This development perhaps helps explain why attitudes towards Brexit have been relatively stable during the last two years.  Attitudes that are firmly rooted in people’s identities, values and perceptions are less likely to be labile than those that are not. But, of course, if those identities, values or perceptions themselves were to change, then maybe the future trajectory of attitudes towards Brexit would begin to look rather different. So far, however, neither side in the Brexit debate seems to have made much progress in that endeavour.

This blog is co-authored by Sarah Tipping, Research Director at NatCen Social Research

P.S. There is more! Today’s British Social Attitudes report also looks at the impact that attitudes towards Brexit had on how people voted in the 2017 general election and confirms the argument we have made previously that Brexit helped to reshape the character of Conservative and Labour support in Britain – with uncomfortable consequences for both of our two largest parties.

John Curtice

By John Curtice

John Curtice is Senior Research Fellow at NatCen and at 'UK in a Changing Europe', Professor of Politics at Strathclyde University, and Chief Commentator on the What UK Thinks: EU website.

4 thoughts on “‘Better Informed?’ The Impact of the Brexit Debate on Voters’ Attitudes towards the EU

  1. The investigation of public attitudes is interesting, but I kept thinking that of course attitudes changed between 2015 and today, because in 2015, exit from the EU looked very unlikely, while a re-negotiation was promised, and then Cameron went to Brussels and came back with nothing very much. The refusal of the EU to give Cameron the pretty resonable concessions he asked for, plus a promised referendum, took Brexit from the realm of the hard-to-imagine to the realm of the possible.

    I think what people now have to think about is not some “ideal” Brexit, but a Brexit proposal that the EU will agree to, and which the UK can live with. In the past seven days there has been a lot of hot air about “colonial status” but the fact is that if we adopt regulatory alignmennt voluntarily, then we do, and EU Courts have no more direct jurisidction in the UK.

    EU Courts continue to have jurisdiction over UK-EU trade, but that’s pretty much the deal when you export to any country. If the UK exports cars to the US, the cars have to conform to US environmental regulations – over which we have no control. And if the cars do not, the remedy is for the US to refuse to import cars from the UK, not to have US Courts regulate UK factories.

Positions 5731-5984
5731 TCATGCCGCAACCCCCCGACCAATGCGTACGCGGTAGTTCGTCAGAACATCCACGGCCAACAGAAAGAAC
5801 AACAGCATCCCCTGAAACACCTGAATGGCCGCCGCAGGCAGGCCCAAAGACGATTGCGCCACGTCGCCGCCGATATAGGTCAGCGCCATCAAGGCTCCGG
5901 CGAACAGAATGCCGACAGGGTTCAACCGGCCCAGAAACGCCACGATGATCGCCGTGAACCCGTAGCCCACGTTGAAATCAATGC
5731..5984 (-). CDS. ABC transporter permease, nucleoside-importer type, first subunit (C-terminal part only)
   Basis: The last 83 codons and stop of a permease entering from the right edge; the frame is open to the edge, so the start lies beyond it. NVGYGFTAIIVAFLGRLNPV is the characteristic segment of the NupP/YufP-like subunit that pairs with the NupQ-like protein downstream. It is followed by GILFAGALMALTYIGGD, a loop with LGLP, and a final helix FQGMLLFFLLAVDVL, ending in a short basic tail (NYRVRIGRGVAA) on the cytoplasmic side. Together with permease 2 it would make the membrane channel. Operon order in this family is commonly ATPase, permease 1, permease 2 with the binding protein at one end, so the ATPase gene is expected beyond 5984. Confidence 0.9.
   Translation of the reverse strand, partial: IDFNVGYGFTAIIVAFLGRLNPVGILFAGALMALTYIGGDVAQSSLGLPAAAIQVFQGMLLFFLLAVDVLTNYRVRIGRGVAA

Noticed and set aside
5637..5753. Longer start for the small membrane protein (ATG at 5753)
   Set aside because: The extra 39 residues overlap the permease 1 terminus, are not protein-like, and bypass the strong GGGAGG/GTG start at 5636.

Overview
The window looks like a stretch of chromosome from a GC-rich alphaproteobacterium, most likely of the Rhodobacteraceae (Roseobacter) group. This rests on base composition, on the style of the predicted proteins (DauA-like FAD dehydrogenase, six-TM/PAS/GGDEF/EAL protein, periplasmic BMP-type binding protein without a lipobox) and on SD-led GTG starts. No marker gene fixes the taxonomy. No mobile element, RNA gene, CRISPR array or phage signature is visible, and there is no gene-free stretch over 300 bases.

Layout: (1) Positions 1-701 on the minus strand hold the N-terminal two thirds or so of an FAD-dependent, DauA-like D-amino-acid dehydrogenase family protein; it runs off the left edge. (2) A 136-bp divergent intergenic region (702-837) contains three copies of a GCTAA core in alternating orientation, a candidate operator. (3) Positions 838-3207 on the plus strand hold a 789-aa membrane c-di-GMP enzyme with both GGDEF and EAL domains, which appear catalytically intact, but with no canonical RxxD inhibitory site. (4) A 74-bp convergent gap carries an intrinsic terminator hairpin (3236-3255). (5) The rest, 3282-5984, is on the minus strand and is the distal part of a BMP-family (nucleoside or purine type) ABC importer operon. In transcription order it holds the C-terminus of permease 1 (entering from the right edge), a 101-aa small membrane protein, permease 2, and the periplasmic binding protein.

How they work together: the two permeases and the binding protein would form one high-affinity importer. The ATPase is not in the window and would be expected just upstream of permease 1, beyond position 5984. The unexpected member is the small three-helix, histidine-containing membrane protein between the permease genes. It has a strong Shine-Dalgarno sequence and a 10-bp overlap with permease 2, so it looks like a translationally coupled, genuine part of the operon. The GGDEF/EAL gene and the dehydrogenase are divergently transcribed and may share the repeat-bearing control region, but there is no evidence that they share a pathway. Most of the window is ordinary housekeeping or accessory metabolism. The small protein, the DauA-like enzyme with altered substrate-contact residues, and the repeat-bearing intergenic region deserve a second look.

It will no doubt take a few weeks, but the current Boris-style tantrums will lose energy, and business and the Government together will gradually persuade voters – and MPs – that if the Chequers proposal offers the least economic disruption in the short term, plus the ability to diverge from the EU in the long term, then it’s about the best you are going to get.

    In a sense, the longer time it is going to take to achieve more and more meaningful distance between the EU and the UK is our own fault. If in 2003 Gordon Brown, when he kept us out of the euro, and specifically did so to preserve economic flexibility for the UK, when the rest of the EU was going for more convergence, had recognized that he was really taking us out of the “real” EU, then we would be long gone by now, but that’s a river you cant cross twice.Report

  2. What utter utter nonsense based on no real facts! The fact is we are under the rule of a dictatorship, we have been destroyed by the Eu and our country has been sold off piece by piece. We have been invaded by millions of undesirables and have been taxed in to oblivion, with out Engineering, farming and fishing isdustry in tatters due to the subsidising of Eu imports from our tax payments to the Eu. Not only that but we are governed by the Eu not by the people we vote in to power! The Eu has had no positive impact on our country and has caused more damage than anything I. Our history. People who think they are richer are in debt up to their eyeballs and the only ones who are better off are those who are at the top who have committed treason and jumped i. To bed with the nazis. Report

    1. Lie 1: “The fact is we are under the rule of a dictatorship”
      It is demonstrably not a dictatorship, if it was we wouldn’t be able to leave, and Nigel Farrage wouldn’t be an MEP.

      Lie 2: “weave been destroyed by the Eu”
      So according to brexiteers the rest of the EU see us as a cash cow, need our money but have destroyed our country. Which is it?

      “our country has been sold off piece by piece”
      Yes, by our own government, nothing to do with the EU.

      “We have been invaded by millions of undesirables”
      Again, this is a policy by our own government, not the EU.

      “andve been taxed in to oblivion”
      The EU doesn’t set taxes, once again that is our own government.

      “due to the subsidising of Eu imports from our tax payments to the Eu”
      Take the trouble to look at your Annual Tax Summary, your contribution to the EU is less than 1% of your tax bill. It is by far the least of all the categories your tax is spent on.

      Lie 3: “Not only that but we are governed by the Eu not by the people we vote in to power!”
      Firstly, we are governed by the UK Parliament, which is why they can decide whether we leave out not.
      Secondly, at the moment we are the EU as much as any other country is, so either way we govern ourselves.

      Lie 4: “The has had no positive impact on our country and has caused more damage than anything”
      We were the sick man of Europe before joining. We had to ask for loans from the IMF to stay solvent.

      Lie 5: “I. Our history. People who think they are richer are in debt up to their eyeballs and the only ones who are better off are those who are at the top who have committed treason and jumped i. To bed with the nazis”
      Firstly, If people think they are richer when they are not that is no-ones fault but their own, I’m not sure why they would do so though.
      Secondly, it is the likes of JRM and Boris who want to crash out of the EU, not to help the likes of you. In fact just the opposite, they will get richer and you will get poorer.
      Thirdly, there are no Nazis in power in the EU.

      So just more ill thought out ranting by someone who has done no research, and no, reading the Sun doesn’t count research. I bet you knew exactly what you were voting for though, didn’t you?Report